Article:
An Irish bicyclist who suffered severed head injuries in a collision with a van on Cape Cod last summer has entered a second year of therapy, and his family is hopeful that he will one day resume a measure of independent life.
Patrick Schaler, a then-23-year-old Trinity College Dublin graduatewas living and working at the Bramble Inn in Brewster on a J-1 visa on June 27, 2013 when the accident happened. He suffered severe head trauma, and was transported first to the ICU at Cape Cod Hospital, and, later, by air ambulance to Beaumont Hospital in Ireland, where he remained in a coma. He was placed on a waiting list for the National Rehabilitation Hospital (NRH) in Dún Laoghaire.
According to published reports in Ireland, when the family was told it would take another nine months to get a bed in the NRH, Pádraig was moved again, this time to Germany, where he could receive early and intensive neuro-rehabilitation.
Both of Padraig’s parents are university-level educators: his mother, Pat, is a lecturer at Dublin City College, and his father, Reinhard, is at the University of Limerick. He is a German native, and his son and two daughters have dual Irish/German citizenship. As a German citizen, the injured young man qualifies for coverage in a public hospital by that country’s unlimited health care program, after paying a modest insurance payment.
Reinhard Schaler said they moved his son out of Ireland out of desperation. “We realized that if he stayed in Beaumont he would get sicker or be further injured and we panicked,” he told Ireland’s online news publication herald.ie. “Everyone knows about the problems in the health sector (in Ireland), but if you have to struggle and fight for everything that you need, from toothbrushes to a head support for a wheelchair, it just drains you.”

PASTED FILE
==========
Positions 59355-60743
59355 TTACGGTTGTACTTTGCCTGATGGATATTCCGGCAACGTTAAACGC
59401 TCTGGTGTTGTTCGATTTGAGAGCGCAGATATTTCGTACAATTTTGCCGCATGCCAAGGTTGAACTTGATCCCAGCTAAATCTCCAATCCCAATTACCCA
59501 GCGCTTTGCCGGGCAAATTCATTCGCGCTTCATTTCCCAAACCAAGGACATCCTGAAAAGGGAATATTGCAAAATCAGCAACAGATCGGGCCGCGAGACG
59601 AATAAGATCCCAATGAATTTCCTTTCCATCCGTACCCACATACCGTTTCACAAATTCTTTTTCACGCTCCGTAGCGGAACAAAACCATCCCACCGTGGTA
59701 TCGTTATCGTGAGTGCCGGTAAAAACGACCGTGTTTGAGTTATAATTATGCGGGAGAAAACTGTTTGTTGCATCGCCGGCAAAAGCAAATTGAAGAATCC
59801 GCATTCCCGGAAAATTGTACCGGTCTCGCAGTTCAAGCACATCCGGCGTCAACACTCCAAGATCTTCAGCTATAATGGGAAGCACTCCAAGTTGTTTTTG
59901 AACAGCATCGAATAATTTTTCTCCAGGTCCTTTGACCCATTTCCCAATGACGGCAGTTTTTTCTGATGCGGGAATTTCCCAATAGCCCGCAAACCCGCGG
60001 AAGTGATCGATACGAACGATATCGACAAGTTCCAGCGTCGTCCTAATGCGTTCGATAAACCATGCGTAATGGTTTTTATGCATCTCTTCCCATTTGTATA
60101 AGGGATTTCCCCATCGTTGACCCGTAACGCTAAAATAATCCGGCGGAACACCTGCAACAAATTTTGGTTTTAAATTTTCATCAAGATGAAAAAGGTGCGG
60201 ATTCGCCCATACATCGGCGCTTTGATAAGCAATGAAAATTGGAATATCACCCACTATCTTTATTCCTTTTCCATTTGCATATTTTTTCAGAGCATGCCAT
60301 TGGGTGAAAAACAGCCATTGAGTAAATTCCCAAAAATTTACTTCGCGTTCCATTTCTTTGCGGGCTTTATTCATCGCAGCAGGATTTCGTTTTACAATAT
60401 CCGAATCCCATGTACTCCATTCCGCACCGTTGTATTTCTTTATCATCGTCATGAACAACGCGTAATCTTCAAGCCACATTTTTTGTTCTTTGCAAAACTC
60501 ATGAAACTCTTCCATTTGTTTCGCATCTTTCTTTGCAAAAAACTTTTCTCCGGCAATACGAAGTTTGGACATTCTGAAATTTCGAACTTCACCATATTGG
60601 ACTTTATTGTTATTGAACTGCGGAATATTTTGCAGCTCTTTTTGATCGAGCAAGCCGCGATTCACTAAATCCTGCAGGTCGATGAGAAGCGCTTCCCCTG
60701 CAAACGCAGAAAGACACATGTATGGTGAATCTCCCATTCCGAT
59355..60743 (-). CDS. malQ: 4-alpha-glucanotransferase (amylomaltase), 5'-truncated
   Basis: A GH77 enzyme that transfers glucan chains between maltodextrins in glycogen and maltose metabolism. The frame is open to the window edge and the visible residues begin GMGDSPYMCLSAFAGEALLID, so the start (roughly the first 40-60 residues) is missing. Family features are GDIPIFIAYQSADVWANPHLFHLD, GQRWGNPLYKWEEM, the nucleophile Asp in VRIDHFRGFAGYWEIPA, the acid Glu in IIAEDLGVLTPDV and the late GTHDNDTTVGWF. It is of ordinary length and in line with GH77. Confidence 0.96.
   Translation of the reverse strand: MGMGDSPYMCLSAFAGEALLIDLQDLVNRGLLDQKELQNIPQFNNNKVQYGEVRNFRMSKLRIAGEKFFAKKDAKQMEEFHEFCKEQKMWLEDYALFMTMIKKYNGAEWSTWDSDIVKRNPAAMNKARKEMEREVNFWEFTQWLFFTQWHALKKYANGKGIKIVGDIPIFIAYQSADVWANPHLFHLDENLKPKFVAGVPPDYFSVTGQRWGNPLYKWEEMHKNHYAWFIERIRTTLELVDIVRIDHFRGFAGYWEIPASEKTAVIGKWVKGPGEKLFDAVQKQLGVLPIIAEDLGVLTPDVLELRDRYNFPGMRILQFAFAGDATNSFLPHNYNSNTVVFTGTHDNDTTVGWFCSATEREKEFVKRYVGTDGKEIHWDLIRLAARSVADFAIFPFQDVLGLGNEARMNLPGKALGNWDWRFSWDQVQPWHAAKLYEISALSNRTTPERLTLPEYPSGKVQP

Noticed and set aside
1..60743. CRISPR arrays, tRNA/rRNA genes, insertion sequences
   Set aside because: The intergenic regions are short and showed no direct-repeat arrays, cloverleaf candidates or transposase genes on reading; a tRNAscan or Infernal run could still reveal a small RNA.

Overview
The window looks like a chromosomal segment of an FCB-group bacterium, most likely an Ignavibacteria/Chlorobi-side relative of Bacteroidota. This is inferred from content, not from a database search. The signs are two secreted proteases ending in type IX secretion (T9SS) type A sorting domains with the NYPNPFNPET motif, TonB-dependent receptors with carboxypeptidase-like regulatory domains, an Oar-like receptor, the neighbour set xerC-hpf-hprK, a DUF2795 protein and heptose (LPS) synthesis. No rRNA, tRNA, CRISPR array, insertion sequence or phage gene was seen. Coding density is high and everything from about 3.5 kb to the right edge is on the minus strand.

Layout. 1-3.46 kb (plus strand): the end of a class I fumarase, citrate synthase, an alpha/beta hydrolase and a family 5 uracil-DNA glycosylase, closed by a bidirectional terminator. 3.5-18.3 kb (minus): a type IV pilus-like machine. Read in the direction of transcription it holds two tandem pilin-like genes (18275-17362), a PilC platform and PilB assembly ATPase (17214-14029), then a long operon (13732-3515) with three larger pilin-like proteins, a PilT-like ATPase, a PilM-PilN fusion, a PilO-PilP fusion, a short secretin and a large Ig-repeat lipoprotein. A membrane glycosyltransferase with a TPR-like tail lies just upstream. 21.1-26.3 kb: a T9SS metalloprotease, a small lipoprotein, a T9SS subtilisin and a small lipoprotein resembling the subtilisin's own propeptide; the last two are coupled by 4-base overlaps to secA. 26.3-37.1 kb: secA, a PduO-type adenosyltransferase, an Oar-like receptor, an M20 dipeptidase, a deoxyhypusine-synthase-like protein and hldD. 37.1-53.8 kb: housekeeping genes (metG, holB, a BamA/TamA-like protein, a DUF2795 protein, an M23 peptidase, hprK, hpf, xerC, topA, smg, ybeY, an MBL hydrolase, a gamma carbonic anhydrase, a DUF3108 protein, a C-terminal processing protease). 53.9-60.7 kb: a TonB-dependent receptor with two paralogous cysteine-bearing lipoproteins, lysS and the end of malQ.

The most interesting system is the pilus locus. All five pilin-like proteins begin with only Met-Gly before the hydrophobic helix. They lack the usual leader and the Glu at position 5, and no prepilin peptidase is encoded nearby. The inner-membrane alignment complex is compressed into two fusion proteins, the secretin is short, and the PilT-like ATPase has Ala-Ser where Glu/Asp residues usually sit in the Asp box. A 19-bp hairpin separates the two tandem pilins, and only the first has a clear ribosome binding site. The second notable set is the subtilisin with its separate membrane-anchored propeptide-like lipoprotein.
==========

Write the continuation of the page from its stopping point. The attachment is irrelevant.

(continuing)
Herald.ie reported that Padraig, now 24, is making slow progress, and his father said he is making slow, limited progress, including using a speech valve and moving his toes and tongue to respond to simple questions. Herald.ie also reported that the family hopes to open a care facility for people with acute acquired brain injuries in Dublin so that other families can avoid their struggle to find proper care. “The plan is to open the doors in January 2016,” said Schaler. “We’re calling it An tSaol, after an Irish language blog that Padraig set up when he was 15. We want to pick up where our son left off.”
The continuing saga of the family’s struggles has become national news across Ireland. It is said that the cost of the air ambulance transport from Ireland to Germany cost the family more than $15,000. The parents make regular commutes to the German hospital from their home in Dublin; the father has rented an apartment in Hamburg; and he does his teaching in online courses. Several fundraising efforts have been initiated to help defray expenses.
A website, caringforpadraig.org, has been set up to provide a regular flow of information on the case, and Reinhard Schaler blogs daily at hospi-tales.com.